The Crying of Lot 49

(Critical Survey of Contemporary Fiction)

Oedipa Maas, a California housewife called on to execute the will of her former lover, the tycoon Pierce Inverarity, discovers that the estate seems consciously designed to reveal an extraordinary pattern to her. She discovers a secret: a centuries-old mail delivery system called Trystero that subsumes every conceivable pocket of disaffection in the new world--from disgruntled aerospace workers to Mexican revolutionaries to AC/DC, the Alameda County Death Cult. The more she investigates, the more evidence she finds that Trystero is everywhere, an unnoticed but terrifying presence in a troubled landscape.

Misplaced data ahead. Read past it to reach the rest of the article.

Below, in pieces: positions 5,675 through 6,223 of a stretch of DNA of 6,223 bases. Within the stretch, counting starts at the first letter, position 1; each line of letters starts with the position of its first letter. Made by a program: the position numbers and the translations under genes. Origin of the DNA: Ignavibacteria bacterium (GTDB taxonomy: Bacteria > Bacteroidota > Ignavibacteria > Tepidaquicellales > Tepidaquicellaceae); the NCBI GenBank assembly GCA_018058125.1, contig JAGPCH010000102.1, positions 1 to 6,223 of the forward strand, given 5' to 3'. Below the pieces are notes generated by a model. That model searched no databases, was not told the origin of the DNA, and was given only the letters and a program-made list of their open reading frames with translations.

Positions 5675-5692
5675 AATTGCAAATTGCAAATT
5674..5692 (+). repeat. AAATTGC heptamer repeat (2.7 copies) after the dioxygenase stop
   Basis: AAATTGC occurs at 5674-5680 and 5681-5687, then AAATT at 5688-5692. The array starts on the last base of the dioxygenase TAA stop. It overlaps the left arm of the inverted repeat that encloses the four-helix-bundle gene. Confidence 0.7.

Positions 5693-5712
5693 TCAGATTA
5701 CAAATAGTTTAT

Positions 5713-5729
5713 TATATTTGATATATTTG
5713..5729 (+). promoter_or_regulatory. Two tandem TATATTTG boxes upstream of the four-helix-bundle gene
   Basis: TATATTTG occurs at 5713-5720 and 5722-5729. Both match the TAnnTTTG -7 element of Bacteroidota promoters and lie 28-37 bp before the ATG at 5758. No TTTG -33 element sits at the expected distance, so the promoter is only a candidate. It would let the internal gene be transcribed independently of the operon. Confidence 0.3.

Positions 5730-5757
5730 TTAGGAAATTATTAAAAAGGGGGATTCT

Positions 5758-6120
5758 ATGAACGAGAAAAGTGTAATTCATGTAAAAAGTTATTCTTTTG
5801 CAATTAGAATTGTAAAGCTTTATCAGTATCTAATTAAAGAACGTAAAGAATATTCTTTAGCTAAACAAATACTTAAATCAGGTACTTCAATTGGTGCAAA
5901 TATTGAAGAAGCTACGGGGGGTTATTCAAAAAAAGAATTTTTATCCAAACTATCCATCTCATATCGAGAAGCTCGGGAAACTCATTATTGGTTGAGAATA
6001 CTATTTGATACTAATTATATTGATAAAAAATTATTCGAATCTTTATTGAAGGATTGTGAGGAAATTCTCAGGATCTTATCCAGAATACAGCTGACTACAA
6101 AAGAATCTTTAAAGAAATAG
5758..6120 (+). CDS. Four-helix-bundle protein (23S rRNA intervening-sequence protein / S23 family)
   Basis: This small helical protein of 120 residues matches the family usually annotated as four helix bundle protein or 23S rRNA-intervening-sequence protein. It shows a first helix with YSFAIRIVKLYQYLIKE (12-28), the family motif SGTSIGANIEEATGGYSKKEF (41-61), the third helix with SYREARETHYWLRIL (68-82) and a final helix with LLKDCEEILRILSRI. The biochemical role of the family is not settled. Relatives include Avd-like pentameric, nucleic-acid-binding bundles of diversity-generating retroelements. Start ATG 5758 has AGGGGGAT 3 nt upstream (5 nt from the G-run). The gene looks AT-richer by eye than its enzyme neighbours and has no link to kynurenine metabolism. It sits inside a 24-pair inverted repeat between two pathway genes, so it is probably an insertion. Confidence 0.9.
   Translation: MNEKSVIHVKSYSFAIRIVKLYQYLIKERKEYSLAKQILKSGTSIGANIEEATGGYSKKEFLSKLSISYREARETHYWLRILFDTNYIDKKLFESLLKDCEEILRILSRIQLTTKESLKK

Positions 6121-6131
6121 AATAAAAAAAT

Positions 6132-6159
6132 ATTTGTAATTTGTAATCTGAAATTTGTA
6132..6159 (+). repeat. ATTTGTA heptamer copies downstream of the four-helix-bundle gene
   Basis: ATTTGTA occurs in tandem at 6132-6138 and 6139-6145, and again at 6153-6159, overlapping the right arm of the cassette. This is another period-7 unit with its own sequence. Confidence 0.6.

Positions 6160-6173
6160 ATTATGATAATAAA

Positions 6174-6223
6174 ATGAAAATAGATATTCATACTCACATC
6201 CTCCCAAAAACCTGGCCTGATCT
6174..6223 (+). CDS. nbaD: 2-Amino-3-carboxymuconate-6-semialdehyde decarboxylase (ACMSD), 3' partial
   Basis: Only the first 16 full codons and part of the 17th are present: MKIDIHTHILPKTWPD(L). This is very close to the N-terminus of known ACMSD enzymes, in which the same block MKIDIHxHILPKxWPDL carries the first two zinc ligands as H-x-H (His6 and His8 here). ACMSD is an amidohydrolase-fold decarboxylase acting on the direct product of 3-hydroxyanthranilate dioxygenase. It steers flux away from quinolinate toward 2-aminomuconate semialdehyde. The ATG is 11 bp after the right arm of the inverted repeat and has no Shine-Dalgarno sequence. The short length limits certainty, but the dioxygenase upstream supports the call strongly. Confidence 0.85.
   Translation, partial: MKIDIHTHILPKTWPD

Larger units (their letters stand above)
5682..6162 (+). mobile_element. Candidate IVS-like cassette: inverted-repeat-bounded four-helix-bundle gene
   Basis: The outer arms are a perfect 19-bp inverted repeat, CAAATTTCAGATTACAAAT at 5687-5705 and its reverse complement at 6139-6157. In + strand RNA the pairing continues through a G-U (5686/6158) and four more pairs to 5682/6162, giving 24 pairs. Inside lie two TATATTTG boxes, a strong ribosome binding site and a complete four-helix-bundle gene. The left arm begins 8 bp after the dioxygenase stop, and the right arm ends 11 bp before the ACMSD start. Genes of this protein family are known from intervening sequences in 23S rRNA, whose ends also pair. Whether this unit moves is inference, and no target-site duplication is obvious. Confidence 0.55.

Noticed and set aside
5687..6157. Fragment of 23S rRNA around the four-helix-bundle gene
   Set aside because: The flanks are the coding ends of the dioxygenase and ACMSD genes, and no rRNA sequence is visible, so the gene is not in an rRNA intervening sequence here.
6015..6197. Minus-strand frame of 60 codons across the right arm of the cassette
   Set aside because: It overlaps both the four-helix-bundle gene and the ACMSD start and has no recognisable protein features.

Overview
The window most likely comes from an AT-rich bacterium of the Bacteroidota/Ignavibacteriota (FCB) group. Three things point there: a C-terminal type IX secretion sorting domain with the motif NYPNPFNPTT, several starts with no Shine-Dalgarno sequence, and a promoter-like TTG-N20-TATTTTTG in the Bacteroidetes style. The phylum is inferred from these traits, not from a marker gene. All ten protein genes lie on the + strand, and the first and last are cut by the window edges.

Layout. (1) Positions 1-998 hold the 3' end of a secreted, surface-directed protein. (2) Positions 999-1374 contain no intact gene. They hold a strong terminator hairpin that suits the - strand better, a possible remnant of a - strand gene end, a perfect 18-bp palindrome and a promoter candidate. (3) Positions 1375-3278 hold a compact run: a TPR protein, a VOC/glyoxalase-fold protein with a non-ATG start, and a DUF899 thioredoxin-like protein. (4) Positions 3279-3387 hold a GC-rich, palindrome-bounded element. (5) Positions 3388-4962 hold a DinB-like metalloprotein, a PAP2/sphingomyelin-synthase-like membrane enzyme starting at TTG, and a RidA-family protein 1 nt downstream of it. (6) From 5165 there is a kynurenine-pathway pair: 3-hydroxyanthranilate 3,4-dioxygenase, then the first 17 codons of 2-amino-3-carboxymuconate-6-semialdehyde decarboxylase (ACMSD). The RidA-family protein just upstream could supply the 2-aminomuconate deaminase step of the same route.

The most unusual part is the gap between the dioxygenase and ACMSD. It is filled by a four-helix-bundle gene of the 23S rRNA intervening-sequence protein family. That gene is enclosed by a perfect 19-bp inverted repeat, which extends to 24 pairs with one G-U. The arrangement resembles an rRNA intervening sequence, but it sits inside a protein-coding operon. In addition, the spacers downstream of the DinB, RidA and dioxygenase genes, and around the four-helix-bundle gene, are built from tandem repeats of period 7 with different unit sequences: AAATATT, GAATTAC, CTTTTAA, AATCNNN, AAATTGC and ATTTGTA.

In addition to being a metaphor for Oedipa’s gathering paranoia, Trystero comes to suggest something more benign: an alternative to “the exitlessness that harrows the head of everyone you know” in affluent America. The Trystero is something that resists the cultural entropy that afflicts modern society--the deadly tendency to seek some level of minimal differentiation.

It is also Pynchon’s model of the system, the scheme of significance, that humanity always hungers for. The modern world offers fewer and fewer verities, and absolute systems of value such as those traditionally found in religion have long since been debunked. Yet the world persists in embracing attempts at systematizing human experience, whether in scientific, religious, or cultural terms. The Crying of Lot 49 reveals such systems as merely less obviously...

(The entire section is 542 words.)